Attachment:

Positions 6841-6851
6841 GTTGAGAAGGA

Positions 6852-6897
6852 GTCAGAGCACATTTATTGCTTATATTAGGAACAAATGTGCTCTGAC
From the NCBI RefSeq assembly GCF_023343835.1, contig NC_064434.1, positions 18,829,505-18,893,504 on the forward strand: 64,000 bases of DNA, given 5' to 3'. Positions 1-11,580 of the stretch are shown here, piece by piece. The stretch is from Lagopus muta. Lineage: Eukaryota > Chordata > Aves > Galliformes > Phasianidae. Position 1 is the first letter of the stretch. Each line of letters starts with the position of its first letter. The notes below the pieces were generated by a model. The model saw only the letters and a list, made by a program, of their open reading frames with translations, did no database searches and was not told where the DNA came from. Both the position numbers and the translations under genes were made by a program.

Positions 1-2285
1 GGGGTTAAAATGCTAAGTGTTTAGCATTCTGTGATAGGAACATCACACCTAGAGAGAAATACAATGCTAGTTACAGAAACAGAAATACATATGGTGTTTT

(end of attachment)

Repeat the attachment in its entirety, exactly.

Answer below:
Positions 6841-6851
6841 GTTGAGAAGGA

Positions 6852-6897
6852 GTCAGAGCACATTTATTGCTTATATTAGGAACAAATGTGCTCTGAC
From the NCBI RefSeq assembly GCF_023343835.1, contig NC_064434.1, positions 18,829,505-18,893,504 on the forward strand: 64,000 bases of DNA, given 5' to 3'. Positions 1-11,580 of the stretch are shown here, piece by piece. The stretch is from Lagopus muta. Lineage: Eukaryota > Chordata > Aves > Galliformes > Phasianidae. Position 1 is the first letter of the stretch. Each line of letters starts with the position of its first letter. The notes below the pieces were generated by a model. The model saw only the letters and a list, made by a program, of their open reading frames with translations, did no database searches and was not told where the DNA came from. Both the position numbers and the translations under genes were made by a program.

Positions 1-2285
1 GGGGTTAAAATGCTAAGTGTTTAGCATTCTGTGATAGGAACATCACACCTAGAGAGAAATACAATGCTAGTTACAGAAACAGAAATACATATGGTGTTTT